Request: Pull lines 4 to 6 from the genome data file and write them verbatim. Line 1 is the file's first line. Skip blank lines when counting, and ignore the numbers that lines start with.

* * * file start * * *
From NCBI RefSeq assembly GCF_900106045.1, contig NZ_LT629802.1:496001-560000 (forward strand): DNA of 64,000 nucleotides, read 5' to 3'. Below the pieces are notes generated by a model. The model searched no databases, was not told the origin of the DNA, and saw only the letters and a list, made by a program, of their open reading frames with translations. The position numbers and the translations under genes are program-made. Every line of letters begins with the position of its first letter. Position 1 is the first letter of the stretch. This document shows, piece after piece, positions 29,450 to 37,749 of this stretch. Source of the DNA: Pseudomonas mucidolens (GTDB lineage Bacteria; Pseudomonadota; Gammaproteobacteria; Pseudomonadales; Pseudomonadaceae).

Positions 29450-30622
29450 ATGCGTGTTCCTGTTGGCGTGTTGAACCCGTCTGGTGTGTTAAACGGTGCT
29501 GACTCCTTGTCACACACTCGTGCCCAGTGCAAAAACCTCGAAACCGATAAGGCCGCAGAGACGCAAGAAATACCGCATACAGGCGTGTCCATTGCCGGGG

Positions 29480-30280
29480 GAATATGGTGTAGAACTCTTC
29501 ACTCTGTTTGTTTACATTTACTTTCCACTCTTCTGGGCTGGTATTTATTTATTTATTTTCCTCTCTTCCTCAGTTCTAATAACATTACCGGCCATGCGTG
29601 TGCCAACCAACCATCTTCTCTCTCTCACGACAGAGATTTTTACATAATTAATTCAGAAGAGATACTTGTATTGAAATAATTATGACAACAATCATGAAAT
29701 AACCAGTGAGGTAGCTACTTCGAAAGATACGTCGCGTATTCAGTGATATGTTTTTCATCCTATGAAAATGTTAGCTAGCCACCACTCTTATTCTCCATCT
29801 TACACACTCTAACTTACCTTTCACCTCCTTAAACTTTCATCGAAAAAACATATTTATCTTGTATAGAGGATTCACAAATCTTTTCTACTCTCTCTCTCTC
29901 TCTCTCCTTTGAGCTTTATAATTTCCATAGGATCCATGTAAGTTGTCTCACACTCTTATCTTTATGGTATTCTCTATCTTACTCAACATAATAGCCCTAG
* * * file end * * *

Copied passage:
29501 GACTCCTTGTCACACACTCGTGCCCAGTGCAAAAACCTCGAAACCGATAAGGCCGCAGAGACGCAAGAAATACCGCATACAGGCGTGTCCATTGCCGGGG

Positions 29480-30280
29480 GAATATGGTGTAGAACTCTTC